Wearable robot-skin could be warn by drones (Wired UK)


Fashion, circa 2050
Fashion, circa 2050Shutterstock


Mechanical engineers have
been using sensors, thread-like actuators and traditional sewing
techniques to build robotic fabric that can reconfigure your
clothing on the go. Well, that’s one option. But the team of
doctoral students at Purdue has initially developed it to act as a
robot skin for our mechanical friends to
help us explore alien landscapes, or for astronauts to don.

The team presented the material at the International Conference
on Intelligent Robots and Systems held in Chicago this month,
having followed up on a Nasa Early Career
Faculty award announced in July for “active elastic skins for soft
robotics”.


Purdue University photo/Rebecca Kramer


For astronauts, this kind of future material would make space
travel a more comfortable — and safe — affair. Elastic material
would provide reinforcement and added strength at the joints, and
protect against degradation from g-force, the team argues. If the
second skin were fitted with sensors, the
material could potentially alert the wearer to any changes in
physiology that need immediate medical attention, to avoid illness,
or to important but subtle changes in the local environment. On top
of this, the lightweight material means suits could be shipped in
larger quantities for long term space travellers that will need a
change of outfit, or for their robot friends instructed to go out
exploring.

Flexible space suits are vital for future long-term space
travel, and a few are in development already. MIT aerospace
engineer
Dava Newman is building a BioSuit that uses nickel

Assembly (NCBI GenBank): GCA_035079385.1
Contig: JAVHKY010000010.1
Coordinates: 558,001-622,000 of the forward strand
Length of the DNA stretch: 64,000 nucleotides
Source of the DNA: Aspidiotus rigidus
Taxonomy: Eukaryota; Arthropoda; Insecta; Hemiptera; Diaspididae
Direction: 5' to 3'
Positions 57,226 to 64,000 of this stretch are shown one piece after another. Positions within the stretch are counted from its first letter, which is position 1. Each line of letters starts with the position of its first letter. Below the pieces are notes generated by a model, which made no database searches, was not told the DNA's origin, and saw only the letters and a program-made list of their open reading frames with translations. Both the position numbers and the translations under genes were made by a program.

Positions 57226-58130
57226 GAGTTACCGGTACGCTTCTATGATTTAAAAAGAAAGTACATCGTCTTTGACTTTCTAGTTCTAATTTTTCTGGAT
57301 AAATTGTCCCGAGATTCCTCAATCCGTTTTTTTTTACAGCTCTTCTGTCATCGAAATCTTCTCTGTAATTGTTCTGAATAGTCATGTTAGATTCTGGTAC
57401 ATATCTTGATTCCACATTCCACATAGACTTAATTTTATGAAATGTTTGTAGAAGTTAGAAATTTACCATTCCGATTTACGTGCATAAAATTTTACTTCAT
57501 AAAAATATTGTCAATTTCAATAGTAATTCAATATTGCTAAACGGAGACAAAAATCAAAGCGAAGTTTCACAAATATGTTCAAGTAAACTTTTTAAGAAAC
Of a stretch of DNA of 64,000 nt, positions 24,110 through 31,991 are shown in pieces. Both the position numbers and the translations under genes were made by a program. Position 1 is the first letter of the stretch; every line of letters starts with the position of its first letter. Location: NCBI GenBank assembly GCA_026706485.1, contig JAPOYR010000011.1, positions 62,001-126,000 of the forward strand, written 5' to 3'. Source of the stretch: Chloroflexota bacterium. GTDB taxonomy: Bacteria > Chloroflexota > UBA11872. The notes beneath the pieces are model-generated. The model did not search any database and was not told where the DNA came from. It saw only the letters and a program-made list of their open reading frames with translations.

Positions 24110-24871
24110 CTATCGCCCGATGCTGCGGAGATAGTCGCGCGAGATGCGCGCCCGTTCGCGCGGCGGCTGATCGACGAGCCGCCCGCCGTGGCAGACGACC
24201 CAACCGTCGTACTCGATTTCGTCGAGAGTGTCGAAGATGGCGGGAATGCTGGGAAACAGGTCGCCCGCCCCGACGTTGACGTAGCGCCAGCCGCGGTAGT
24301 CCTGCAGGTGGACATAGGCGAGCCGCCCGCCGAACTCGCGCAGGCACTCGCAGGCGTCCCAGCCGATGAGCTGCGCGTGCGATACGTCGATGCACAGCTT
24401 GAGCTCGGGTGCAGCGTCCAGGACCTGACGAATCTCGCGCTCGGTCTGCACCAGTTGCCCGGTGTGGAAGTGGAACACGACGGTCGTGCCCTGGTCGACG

titanium shape-memory alloys to remain flexible while exerting the
same pressures on the body as the Earth’s atmosphere would.
Meanwhile, a joint team from MIT, King’s College London and the
European Space Agency has been working on a Gravity Loading
Countermeasure suit. As we prepare for longterm space travel and
one-way missions to Mars, a space suit that can help counteract the
negative impact of zero-gravity on the body (including bone density
reduction) is paramount.

The Purdue team is going a step further and fitting the
malleable outfits with sensors and actuators to allow for
“muscle-like” movement and feedback on the environment. The
material itself is made of cotton, but the sensors are made using
flexible polymers and thin strands of a shape-memory alloy, sewn
in. When these are heated, they shift into a coil and in doing so
alter the shape of the fabric — the reconfigurable part. This way
the fabric can be modified in different ways, depending on the
use-case. The fabric, when set in motion, can change length by 60
percent when constrained.

Rebecca Kramer, assistant professor of mechanical engineering at
Purdue University, explains how the material could be wrapped
around anything or applied to any autonomous vehicle to turn it
into a superior robotic helper. “We will be able to design robots
on the fly. Anything can be a robot because all of the robotic
technology is in the fabric or skin.”

This is all well and good for astronauts and robots, but here on
Earth the material could feasibly be integrated into suits for
ordinary people — particularly anyone that needs mobility
assistance. Darpa has recently poured £1.8
million of funding into the development of the Soft Exosuit, which mimics the body’s own
muscle-movement to provide the support of an exoskeleton, without
the bulk. These kinds of technologies could be incorporated to help
those less able to walk, including the elderly.

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25 September 2014 | 9:22 am – Source: wired.co.uk

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